By Show and Tell
By Bree Davies
By Bree Davies
By Cory Casciato
By Emilie Johnson
By Robin Edwards
By Bree Davis
By Josiah M. Hesse
Fancy abounds, issues take flight and genders do more than bend in Cinderella: The Real True Story, a modern retelling being presented in Boulder by the all-female Goddess Theatre Company. Written by Cheryl Moch, the two-act play recounts the famous fairy tale with a "same-sex twist." Instead of falling in love with Prince Charming, our young heroine, disguised as a man, falls in love with a young noblewoman who might as well go by the name Princess Spoiled Rotten. After intermission, the story evolves into something of a morality play, as the two are forced to find out whether their love can weather various prejudices that exist on both sides of the castle walls.
This sort of material can easily reinforce negative stereotypes even as it tries to obliterate others, and the first few scenes are, unfortunately, marred by a few poorly aimed potshots at men. An actress who plays one of Cinderella's clueless stepbrothers enters and promptly scratches her crotch. No sooner do we meet the stepfather than, amid crass guffaws, he bellows that women like to be controlled. A grandmotherly character advises Cinderella that when she goes to the party disguised as a man (a ploy that seems a tad disingenuous all by itself), she should not only take charge of her own space, but try to command everyone else's as well. While the generalized male-bashing is obviously meant to underscore the fact that women have received similar literary treatment throughout the ages, it also brings up the enduring truth that two wrongs don't make a right -- not a good beginning for a play that purports to redress injustices and enlighten society.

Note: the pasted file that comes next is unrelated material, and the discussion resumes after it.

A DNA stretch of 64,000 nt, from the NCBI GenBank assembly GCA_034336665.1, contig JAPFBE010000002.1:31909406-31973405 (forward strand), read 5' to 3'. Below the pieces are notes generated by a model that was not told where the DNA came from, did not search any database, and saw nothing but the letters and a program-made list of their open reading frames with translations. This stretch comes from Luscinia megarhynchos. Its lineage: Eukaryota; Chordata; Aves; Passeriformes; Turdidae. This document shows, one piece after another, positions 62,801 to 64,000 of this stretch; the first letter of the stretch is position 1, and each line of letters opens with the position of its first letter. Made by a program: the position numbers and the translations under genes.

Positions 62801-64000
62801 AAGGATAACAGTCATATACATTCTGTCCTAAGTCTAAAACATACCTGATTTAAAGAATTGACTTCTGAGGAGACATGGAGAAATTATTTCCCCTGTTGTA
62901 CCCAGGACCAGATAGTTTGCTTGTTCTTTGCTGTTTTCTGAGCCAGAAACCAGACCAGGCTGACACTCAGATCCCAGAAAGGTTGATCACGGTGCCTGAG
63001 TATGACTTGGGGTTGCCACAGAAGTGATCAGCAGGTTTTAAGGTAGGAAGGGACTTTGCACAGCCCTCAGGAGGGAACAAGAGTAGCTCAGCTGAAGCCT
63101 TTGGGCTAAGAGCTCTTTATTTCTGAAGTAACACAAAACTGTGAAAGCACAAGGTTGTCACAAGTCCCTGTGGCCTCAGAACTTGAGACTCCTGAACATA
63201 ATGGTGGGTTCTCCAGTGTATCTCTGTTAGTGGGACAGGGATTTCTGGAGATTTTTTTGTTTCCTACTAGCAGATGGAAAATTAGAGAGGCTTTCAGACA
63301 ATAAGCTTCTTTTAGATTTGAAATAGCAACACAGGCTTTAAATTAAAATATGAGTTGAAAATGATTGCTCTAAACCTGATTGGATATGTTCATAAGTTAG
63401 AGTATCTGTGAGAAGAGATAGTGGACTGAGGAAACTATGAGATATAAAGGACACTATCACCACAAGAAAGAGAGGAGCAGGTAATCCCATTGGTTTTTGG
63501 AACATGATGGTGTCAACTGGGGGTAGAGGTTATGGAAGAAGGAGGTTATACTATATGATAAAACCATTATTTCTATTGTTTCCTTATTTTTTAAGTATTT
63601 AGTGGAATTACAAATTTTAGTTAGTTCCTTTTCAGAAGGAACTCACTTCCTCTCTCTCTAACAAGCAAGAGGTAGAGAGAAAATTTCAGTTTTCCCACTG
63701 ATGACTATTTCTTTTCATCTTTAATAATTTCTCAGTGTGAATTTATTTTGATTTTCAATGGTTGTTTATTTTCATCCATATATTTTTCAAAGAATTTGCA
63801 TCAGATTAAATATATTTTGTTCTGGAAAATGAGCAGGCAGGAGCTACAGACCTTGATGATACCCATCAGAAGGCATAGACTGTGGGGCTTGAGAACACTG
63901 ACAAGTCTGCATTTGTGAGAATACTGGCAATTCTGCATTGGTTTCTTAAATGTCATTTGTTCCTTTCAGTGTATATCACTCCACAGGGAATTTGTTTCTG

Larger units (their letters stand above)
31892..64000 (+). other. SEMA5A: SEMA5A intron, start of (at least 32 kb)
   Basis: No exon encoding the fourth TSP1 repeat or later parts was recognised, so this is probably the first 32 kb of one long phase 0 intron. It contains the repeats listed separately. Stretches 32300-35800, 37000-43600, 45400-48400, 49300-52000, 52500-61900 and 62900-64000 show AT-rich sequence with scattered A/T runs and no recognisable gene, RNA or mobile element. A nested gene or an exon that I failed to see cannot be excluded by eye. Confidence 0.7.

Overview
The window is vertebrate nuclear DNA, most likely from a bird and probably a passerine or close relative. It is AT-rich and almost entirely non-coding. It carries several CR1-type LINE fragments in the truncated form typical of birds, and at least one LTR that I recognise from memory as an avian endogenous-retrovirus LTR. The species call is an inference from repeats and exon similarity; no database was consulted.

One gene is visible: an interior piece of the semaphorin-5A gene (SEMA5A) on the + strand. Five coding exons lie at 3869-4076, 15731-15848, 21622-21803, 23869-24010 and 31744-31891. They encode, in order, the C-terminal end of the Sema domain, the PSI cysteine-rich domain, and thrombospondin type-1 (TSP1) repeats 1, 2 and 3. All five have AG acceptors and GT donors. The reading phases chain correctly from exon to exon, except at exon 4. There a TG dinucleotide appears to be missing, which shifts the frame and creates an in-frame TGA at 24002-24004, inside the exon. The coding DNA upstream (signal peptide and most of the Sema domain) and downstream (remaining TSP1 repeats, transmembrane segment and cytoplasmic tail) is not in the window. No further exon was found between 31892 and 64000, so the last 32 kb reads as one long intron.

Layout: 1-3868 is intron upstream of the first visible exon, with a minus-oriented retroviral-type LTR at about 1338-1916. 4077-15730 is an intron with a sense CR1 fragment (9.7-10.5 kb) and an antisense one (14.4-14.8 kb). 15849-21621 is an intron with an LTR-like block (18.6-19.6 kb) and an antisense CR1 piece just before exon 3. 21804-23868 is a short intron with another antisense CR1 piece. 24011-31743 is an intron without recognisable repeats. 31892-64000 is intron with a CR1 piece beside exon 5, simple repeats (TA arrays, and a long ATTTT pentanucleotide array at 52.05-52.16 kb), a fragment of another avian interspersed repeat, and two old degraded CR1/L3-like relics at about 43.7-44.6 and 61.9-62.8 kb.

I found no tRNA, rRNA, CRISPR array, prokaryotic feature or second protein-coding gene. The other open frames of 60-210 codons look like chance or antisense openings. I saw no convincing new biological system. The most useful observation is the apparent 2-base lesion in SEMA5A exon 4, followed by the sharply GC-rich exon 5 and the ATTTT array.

Once the story gets comfortably under way, however, the editorializing takes a back seat to the overlapping relationships that develop between Cinderella, the Princess, the King and some courtly advisers, the most appealing of which is a phlegmatic duke who appreciates the lovers' dilemma more than anyone initially suspects. And a few heartfelt portrayals keep the two-hour-plus play from sagging to a level of rank amateurism. Actress Evelyn Way is as likable as most any heroine gets. A naturally gifted performer with good movement skills and an expressive voice, she easily wins our hearts from Cinderella's first entrance and does little, if any, wrong thereafter. As the object of her desire, Sally Clodfelter blends slow-witted charm with hot-blooded affection, a combination that lends the play some needed warmth and good humor. And Aron M. Blocher turns in the evening's most complete performance as a cautionary duke and, later, an eagle in disguise.
Despite a sluggish pace, some staging problems and the aforementioned male-bashing -- which comes off as oddly anachronistic more than anything else -- director Dylan Yates and a ten-woman ensemble deliver the message that there can be "faith in the magic and magic in the faith."